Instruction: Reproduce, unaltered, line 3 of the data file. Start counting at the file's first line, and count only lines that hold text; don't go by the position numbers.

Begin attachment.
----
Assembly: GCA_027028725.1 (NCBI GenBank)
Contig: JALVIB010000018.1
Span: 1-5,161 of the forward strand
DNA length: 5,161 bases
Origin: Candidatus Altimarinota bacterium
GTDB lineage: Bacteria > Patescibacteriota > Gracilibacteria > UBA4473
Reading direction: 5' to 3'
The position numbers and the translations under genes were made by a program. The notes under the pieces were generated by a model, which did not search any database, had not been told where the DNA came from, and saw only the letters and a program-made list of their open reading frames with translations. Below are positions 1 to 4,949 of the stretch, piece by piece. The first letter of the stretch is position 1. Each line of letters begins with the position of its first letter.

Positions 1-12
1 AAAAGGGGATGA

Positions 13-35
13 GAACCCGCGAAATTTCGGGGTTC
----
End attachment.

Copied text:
Span: 1-5,161 of the forward strand